Sonnet 1 by Shakespeare: Paraphrased and Explained Easily

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The total of 154 sonnets written by William Shakespeare has been some of the most powerful, impactful, and influential works not only by Shakespeare but in the literary world. Sonnet 1, also called From Fairest Creatures We Desire Increase marks the beginning of the first seventeen sonnets out of the 154 (sonnet 1 to sonnet 17). These seventeen sonnets are also called the Procreation Sonnets because the theme of these sonnets is creating life. 

This sonnet establishes the base for the upcoming  seventeen sonnets which compel a mysterious, beautiful young man (supposedly a friend of Shakespeare) to start a family, conceiving an heir to his beauty. The entire seventeen sonnets talk about the continuation of one’s life after one death and how they live through their children. 

This article will look into the analysis, meaning, and paraphrasing of Sonnet 1, explaining in simple terms what the sonnet intends to deliver. Before we get into the analysis, take a look at the sonnet. 

Sonnet 1: From Fairest Creatures We Desire Increase by William Shakespeare 

From fairest creatures we desire increase,

That thereby beauty’s rose might never die,

But as the riper should by time decease,

His tender heir might bear his memory:

But thou, contracted to thine own bright eyes,

Feed’st thy light’st flame with self-substantial fuel,

Making a famine where abundance lies,

Thyself thy foe, to thy sweet self too cruel.

Thou that art now the world’s fresh ornament

And only herald to the gaudy spring,

Within thine own bud buriest thy content

And, tender churl, makest waste in niggarding.

   Pity the world, or else this glutton be,

   To eat the world’s due, by the grave and thee.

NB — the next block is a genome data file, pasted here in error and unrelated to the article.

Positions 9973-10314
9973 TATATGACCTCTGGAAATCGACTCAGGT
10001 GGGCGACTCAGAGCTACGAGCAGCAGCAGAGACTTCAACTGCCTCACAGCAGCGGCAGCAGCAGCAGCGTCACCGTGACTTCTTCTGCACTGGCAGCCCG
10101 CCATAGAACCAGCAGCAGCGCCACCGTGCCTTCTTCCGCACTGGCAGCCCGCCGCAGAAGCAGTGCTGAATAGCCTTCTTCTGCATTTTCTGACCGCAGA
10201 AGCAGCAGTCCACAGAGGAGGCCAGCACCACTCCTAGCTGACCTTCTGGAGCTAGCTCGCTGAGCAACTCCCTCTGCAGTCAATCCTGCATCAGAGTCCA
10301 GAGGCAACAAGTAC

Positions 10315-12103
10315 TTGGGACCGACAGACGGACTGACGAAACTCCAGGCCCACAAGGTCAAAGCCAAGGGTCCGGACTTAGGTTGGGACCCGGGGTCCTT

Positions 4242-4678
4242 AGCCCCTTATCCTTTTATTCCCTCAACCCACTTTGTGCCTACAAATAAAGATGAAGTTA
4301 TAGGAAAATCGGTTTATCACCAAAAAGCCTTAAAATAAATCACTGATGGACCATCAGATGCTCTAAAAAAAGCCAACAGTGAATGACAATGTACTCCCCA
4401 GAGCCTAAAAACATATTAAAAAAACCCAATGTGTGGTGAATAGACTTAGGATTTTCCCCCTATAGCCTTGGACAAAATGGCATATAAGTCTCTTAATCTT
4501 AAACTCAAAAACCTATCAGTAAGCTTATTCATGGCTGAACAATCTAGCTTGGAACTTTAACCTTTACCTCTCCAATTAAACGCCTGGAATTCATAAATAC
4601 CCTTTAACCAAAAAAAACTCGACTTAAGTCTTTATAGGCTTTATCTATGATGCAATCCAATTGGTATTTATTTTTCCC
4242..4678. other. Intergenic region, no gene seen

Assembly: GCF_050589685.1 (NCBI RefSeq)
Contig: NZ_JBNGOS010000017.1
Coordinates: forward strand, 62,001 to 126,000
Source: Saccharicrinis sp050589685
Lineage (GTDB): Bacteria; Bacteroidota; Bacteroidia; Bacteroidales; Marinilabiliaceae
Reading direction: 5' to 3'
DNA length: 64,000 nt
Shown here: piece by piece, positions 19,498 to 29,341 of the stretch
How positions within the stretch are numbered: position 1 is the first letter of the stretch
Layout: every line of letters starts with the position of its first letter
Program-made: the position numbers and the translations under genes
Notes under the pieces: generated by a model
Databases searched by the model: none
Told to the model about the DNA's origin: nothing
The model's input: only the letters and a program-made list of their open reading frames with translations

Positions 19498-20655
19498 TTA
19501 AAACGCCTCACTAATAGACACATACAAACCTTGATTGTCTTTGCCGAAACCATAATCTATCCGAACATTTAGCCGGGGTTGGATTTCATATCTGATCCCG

Paraphrase of Sonnet 1: Short, simple summary

Here’s a paraphrased version of Sonnet 1 which aims to deliver the contents of the sonnet in simple, modern language with the essential meaning of the original one. 

Beauty is something that everyone desires to multiple 

So that the evidence of their beauty shall live forever.

But as the beauty of the creature matures and reaches its prime, it starts declining, finally ending.

The young version of the creature (their children) will be their image, keeping them alive in memory.

But you are lost in the blinding lights of your own bright eyes, clung to self-obsession.

You are burning your beauty and self to give fuel to your beautiful light (The beauty shines the brightest by consuming the fuel of youth, and youth runs out)

With these acts, you are creating a scarcity of beauty when you already have an abundance of it.

You are your enemy, a cruel being to your sweet self.

You are the testament for the beauty in the world, a beautiful flower.

You are the sign of a beautiful spring to come

But it won’t last forever, the flower withers and falls and gets buried under its bud.

In your youth, you are wasting your beauty in trying to store it

For the benefit of the world, procreate and multiply your beauty

Or else the grave and you will eat away all the beauty that is due for the world. 

Analysis of Sonnet 1 with Commentary

As you can derive from the paraphrased version of Sonnet 1, Shakespeare here is compelling his friend, who is young, beautiful but also self-obsessed to get married and have children so that his beauty can live on through his children. The sonnet is more about the perseverance of beauty through time than convincing his friend to marry.